Malcolm Boyle: Crushing blow hit a nerve

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Sonny Bill Williams. Photo / Getty Images
Sonny Bill Williams. Photo / Getty Images

Usually you can rely on Sonny Bill Williams to light up a rugby or rugby league field with his brilliance.

Instead, an infamous "crusher" tackle almost sent the hopes of Kiwi fans spiralling in the World Cup quarter-final at Headingley yesterday.

SBW was on the end of the "crusher" which left him prone for a number of minutes while team-mates and officials rushed to his aid. Williams was on a searching raid into opposition territory and stayed down while concerned officials administered treatment.

The "crusher" involves the pushing of the ball carrier's head back into his torso, and has the effect of what the Australians also call a "stinger". It is an injury to the nerves of the upper arm and usually happens in the neck or shoulder. The pain can be quite intense and may feel like an electric shock down your arm. The pain is usually temporary, and the symptoms generally disappear quickly.

The tackle has been outlawed for several seasons in the NRL. Clearly shaken by the tackle, Williams took some minutes to regain his composure before getting to his feet to carry on.

It was a nasty moment for the 16,000 spectators at the famous ground, but fortunately everyone involved, including the officials, kept their heads and the game was incident-free.

It was also a strong warning to the Australian and England teams that New Zealand are going to be formidable opponents as they move forward into the semifinals.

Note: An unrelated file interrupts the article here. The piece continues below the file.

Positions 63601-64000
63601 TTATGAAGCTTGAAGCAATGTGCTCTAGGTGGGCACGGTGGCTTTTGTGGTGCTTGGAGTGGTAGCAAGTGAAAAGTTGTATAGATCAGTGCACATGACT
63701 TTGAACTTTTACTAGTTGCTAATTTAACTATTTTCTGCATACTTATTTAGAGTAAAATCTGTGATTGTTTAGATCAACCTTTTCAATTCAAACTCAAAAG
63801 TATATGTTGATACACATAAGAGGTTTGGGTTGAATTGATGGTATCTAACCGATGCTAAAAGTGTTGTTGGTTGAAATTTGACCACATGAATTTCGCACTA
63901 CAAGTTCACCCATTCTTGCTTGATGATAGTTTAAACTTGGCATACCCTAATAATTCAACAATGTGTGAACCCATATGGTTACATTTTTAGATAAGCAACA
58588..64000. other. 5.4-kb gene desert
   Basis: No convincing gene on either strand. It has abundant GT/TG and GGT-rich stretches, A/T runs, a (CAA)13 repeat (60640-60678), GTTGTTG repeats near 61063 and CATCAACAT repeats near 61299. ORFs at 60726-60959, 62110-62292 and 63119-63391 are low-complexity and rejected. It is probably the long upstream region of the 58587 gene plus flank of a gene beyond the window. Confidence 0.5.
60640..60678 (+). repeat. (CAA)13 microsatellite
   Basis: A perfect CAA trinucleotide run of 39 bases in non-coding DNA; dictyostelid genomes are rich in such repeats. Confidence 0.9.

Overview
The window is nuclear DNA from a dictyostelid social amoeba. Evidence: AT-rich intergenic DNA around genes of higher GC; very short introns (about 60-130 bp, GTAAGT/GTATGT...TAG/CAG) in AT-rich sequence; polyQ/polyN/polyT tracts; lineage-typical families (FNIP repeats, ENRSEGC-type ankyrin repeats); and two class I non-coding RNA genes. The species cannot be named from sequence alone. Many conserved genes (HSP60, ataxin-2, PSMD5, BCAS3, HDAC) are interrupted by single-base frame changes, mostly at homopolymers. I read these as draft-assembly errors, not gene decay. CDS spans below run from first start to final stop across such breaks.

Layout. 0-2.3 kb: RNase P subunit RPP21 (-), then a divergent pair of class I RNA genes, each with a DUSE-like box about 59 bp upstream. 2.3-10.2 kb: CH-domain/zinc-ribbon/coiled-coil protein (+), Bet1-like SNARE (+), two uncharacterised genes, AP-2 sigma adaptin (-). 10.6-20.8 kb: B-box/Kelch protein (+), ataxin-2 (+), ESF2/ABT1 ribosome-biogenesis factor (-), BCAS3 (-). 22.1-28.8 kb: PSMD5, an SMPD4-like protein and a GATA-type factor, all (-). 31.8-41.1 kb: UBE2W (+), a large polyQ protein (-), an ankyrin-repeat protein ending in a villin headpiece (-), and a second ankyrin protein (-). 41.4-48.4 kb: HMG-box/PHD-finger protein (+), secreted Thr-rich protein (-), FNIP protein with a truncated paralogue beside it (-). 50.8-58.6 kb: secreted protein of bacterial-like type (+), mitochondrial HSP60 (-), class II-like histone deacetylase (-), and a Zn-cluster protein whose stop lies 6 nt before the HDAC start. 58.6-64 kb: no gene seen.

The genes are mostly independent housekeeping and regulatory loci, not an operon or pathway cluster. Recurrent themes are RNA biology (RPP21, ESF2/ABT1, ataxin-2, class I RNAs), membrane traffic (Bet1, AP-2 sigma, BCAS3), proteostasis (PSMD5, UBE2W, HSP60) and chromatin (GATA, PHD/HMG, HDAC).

Notwithstanding Williams' scare and the usual "bumps and bruises", the tournament has been largely free of serious injuries to date. And, the top three contenders - England, Australia and the Kiwis - all look ready to show their best football from here on in.

The judiciary has been hardly bothered and the most serious injury has been Australia's Luke Lewis' tangle with a dead-ball stanchion at Old Trafford in the second round of pool games.

New Zealand look well prepared, calm and tightly focused.

Stephen Kearney has had the benefit of blending his squad together nicely and apart from Tommy Leuluai, has got all his initial selections at his disposal.

Overall, this is shaping up to be a stellar tournament for the 13-man game.

A number of the minnows have also been outstanding with just enough experience to avoid the 100-point blowouts which have characterised these tournaments in the past.

- Herald on Sunday

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